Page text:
25 to 35-Human body's own radiation dose per year from radioactive elements and minerals in the body.
300-Average annual natural background radiation, sea level (includes your own body radiation, cosmic radiation and radon).
400-The city of Denver's average annual natural background radiation (altitude 5,000 feet).
Common Additional Sources of Radiation (Whole Body Equivalents per year in millirems above background levels)
12-Coast-to-coast US round trip flight in airplane at 35,000 feet of altitude.
10-Annual increase due to daily use of salt substitute (potassium chloride) or eating a diet heavy in such potassium-rich foods as bananas and Brazil nuts. Potassium is an essential dietary element that is present mostly in the muscles.
2-Annual exposure due to watching four hours of television every day.
Therapeutic Doses of Radiation to A Part of the Body (Whole Body Equivalents in millirems above background levels)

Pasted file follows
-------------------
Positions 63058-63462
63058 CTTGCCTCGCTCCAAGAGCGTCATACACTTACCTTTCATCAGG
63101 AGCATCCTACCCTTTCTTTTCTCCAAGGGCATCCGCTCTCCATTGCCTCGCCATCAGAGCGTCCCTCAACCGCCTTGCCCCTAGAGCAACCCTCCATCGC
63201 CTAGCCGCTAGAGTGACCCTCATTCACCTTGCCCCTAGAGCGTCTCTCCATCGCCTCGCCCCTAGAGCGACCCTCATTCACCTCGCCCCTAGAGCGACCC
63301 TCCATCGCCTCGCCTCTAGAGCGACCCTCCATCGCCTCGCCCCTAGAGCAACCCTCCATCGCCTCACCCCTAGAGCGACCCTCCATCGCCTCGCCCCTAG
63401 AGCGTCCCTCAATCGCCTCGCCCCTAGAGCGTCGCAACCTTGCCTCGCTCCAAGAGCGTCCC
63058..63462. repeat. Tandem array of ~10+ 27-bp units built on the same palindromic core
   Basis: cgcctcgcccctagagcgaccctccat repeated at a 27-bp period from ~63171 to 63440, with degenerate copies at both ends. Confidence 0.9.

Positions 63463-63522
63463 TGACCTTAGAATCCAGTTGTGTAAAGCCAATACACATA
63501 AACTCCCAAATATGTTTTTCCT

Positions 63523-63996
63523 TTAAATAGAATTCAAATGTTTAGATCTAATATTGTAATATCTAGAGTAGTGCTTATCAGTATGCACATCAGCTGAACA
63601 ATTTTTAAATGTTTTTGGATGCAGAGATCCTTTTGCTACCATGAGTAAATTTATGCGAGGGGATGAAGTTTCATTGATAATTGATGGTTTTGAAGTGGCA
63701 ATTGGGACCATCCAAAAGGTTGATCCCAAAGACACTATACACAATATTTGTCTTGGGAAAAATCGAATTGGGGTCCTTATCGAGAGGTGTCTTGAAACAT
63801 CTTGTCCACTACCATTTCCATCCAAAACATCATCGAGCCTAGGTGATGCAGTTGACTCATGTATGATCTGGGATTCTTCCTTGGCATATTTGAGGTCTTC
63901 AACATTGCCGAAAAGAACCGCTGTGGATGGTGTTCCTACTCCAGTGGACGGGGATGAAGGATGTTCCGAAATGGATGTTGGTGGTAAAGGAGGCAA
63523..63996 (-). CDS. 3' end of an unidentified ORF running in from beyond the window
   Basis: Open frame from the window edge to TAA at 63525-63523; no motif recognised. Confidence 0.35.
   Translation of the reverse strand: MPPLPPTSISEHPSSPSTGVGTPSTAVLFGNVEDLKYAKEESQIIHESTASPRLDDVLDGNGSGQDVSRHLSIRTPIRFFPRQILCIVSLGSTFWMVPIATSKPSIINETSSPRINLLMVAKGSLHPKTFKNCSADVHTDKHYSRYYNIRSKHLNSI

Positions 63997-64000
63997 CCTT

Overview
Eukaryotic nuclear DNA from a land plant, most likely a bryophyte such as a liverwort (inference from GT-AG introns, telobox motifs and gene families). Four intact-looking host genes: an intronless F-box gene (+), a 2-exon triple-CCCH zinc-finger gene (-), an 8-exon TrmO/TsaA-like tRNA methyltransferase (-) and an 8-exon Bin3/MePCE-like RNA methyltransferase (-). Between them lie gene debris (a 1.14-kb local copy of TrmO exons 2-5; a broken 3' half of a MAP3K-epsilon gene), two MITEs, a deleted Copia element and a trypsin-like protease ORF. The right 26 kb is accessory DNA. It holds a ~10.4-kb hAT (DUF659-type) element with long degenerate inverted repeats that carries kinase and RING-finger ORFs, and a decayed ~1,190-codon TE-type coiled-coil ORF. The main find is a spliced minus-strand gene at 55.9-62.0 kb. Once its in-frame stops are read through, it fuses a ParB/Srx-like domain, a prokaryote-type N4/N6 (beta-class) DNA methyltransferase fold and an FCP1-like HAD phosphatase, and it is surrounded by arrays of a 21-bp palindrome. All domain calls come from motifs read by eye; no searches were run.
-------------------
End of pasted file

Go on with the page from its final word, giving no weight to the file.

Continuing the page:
20,000-Therapeutic radioactive iodine treatment of thyroid gland. A localized dose delivers 10,000,000 millirems to the thyroid and about 20,000 millirems to the rest of the body. A radiation dose to kill a cancerous tumor often sends a beam delivering 6,000,000 millirems to the cancerous tissue, but the whole body equivalent dose is much less, as in the thyroid case.
Doses of Radiation for Medical Diagnosis or Research Purposes (Whole Body Equivalents in millirems above background levels)
500 to 200-Cardiac stress test.
245-Exposure of one 70-pound youth in federal research at the Fernald School by MIT in the 1940s, using trace elements to track iron absorption through eating cereal. The research showed iron supplements are more effective if not be taken with meals.
172-Average exposure of 17 youths, ages 12 to 17, avgerage weight 100 pounds, in the above research.
127-Exposure of heaviest youth, 135 pounds, in the above research.
4 to 11-Exposure received by 45 youths, ages 10 to 16, in federal research in the 1950s by the Fernald School, with the assistance of MIT. The study used radioactive calcium 45 to track calcium absorption. One adult (age 21) was also in the study and received a higher dose, resulting in an exposure equal to 11 millirems for the whole body.